In the context of family law, a Petition or Motion for Enforcement is the process by which you redress and rectify the opposing party’s failure to, either at one time or continually, abide by the applicable court orders. Enforcement actions are governed by Chapter 157 of the Texas Family Code.
Parties to family law cases, whether an ongoing case with temporary orders, or a past case with a final order, may decide to pursue enforcements against the opposing party for a number of reasons, including violations of existing injunctions, child support orders, possession/access orders, orders providing for spousal maintenance, decrees dictating the division of property after divorce, as well as a number of other violations.
So you’re bringing an enforcement suit against your ex-spouse for violating a court order. Why should you have to pay an attorney (again) to simply get what was already ordered before from the opposing side?
Actually, you shouldn’t. Understanding this principle, the Texas Family Code grants Texas Judges an abundance of discretion and power to penalize would-be violators. Unlike many other forms of lawsuits in family law, enforcements often address limited issues and may be resolved with one simple hearing. Prevailing on an enforcement action will normally entitle the petitioner to an award of attorney’s fees from the other side, and can also result in sanctions, fines, monetary judgments and even findings of contempt.
How do I Enforce a Texas Family Law Order?
Enforcing a Texas Family Law order
What happens when someone violates a court order in a family law case? An enforcement action is the legal remedy available to parties in family law disputes. The most common kinds of violations of family law orders are violations of the parental visitation order, a child support order, property division, or an alimony/temporary spousal support order. The range of penalties for violating the terms of a court order, whether it is a possession/visitation order, child support, or property division, are all the same. In either situation, if someone has violated an order, the court can find them in contempt of court, order make-up visitation time, order them to pay fines, attorneys fees and court costs. In severe cases, the court can order someone to be confined to county jail for up to six months for each violation.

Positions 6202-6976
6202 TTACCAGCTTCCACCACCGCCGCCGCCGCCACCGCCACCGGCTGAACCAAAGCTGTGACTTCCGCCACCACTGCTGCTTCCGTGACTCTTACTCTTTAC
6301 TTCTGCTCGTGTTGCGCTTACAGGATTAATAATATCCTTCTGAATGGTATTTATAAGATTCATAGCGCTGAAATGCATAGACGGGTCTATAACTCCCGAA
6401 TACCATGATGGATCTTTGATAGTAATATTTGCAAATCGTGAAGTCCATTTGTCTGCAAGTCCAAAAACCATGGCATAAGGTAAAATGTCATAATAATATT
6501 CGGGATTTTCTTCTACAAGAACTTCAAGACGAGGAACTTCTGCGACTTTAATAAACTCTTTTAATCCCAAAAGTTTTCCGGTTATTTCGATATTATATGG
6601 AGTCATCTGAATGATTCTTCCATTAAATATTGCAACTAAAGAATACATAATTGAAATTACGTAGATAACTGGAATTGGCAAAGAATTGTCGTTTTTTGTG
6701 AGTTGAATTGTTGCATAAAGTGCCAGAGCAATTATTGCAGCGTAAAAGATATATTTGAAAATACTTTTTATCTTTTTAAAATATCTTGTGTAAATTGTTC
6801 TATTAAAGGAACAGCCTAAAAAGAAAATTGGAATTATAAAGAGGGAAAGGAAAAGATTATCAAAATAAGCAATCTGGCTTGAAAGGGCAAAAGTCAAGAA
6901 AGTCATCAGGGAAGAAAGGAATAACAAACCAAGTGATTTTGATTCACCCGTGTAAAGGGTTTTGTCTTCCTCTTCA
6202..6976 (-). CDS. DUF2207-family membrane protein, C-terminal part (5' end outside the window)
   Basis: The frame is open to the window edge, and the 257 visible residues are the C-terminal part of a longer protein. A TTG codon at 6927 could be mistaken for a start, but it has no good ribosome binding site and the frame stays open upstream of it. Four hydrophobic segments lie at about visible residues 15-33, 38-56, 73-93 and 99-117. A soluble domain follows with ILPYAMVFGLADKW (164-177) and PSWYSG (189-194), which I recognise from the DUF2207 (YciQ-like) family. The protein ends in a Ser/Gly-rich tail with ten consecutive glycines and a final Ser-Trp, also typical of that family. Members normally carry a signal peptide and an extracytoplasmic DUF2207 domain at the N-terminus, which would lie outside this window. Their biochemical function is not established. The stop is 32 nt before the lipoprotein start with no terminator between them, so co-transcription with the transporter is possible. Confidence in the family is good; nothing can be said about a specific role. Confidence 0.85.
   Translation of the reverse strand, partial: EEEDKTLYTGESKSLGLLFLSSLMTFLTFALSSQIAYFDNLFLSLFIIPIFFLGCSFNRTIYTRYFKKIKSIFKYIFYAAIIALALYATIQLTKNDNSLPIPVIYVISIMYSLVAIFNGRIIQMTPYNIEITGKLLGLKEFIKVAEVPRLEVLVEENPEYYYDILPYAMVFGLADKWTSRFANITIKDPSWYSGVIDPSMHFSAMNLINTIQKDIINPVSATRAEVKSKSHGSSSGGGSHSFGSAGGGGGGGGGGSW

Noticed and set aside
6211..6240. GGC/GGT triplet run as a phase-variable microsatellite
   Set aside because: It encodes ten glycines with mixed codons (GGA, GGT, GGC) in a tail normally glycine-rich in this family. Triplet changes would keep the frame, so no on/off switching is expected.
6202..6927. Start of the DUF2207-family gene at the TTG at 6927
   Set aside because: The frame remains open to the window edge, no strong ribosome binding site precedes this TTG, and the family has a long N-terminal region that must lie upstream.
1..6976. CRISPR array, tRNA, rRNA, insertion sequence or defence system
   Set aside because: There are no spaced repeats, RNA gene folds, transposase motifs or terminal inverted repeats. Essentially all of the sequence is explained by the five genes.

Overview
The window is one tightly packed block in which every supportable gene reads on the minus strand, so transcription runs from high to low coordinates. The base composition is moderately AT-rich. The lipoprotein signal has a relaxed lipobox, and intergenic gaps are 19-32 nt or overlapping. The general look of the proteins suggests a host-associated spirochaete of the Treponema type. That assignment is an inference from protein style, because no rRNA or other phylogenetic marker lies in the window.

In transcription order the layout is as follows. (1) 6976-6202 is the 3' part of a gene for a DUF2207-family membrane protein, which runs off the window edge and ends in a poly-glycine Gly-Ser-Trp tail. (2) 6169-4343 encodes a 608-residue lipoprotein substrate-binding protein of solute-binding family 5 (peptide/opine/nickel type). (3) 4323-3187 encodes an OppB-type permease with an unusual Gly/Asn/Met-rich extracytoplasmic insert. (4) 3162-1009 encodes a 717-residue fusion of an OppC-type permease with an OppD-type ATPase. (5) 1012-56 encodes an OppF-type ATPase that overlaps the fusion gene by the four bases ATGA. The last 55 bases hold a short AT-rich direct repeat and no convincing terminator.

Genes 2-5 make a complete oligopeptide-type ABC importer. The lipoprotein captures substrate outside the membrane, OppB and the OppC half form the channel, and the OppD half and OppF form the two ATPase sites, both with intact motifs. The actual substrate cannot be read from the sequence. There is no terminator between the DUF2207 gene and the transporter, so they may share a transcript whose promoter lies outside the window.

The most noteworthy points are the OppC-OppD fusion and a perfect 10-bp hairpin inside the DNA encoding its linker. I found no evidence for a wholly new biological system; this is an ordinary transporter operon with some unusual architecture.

What steps do I need to take in order to Enforce my order?
The first step is to hire an experienced attorney to help you file an enforcement action that specifically spells out the violations of the order. For example, if the other parent has not paid child support or spousal support for a number of months, you would need to state each date of non-payment. If the other parent has refused to turn over the kids pursuant to a visitation order, you would need to state each date and time that you were entitled to visitation of the child and the dates your visitation was refused. If there is a violation of a property division order (i.e. your ex-spouse was supposed to have turned certain property over to you by a certain date) then you would need to clearly state what their obligation was, and how they failed to perform it.
The next step is to serve the other parent or spouse with notice of your lawsuit and notice of the hearing date. Next, you will have a hearing on the issue and have a judge rule on your request for relief. In child support cases, this will usually include confirming a child support arrearage, ordering the arrearage to be paid back by a certain date and time, and if the violations are repeated or particularly egregious, ordering a period of confinement. If a parent is found to have violated a child support order, you are also entitled to collect reasonable attorney’s fees from that parent.
In severe cases of visitation denial, additional steps may be required. If one parent has removed the child from the state or country, there could be some criminal penalties associated with such action. If someone has violated a court order, it is extremely important that you have an experienced attorney helping you through the process to ensure that everything is done correctly and that you get the best possible relief from the court.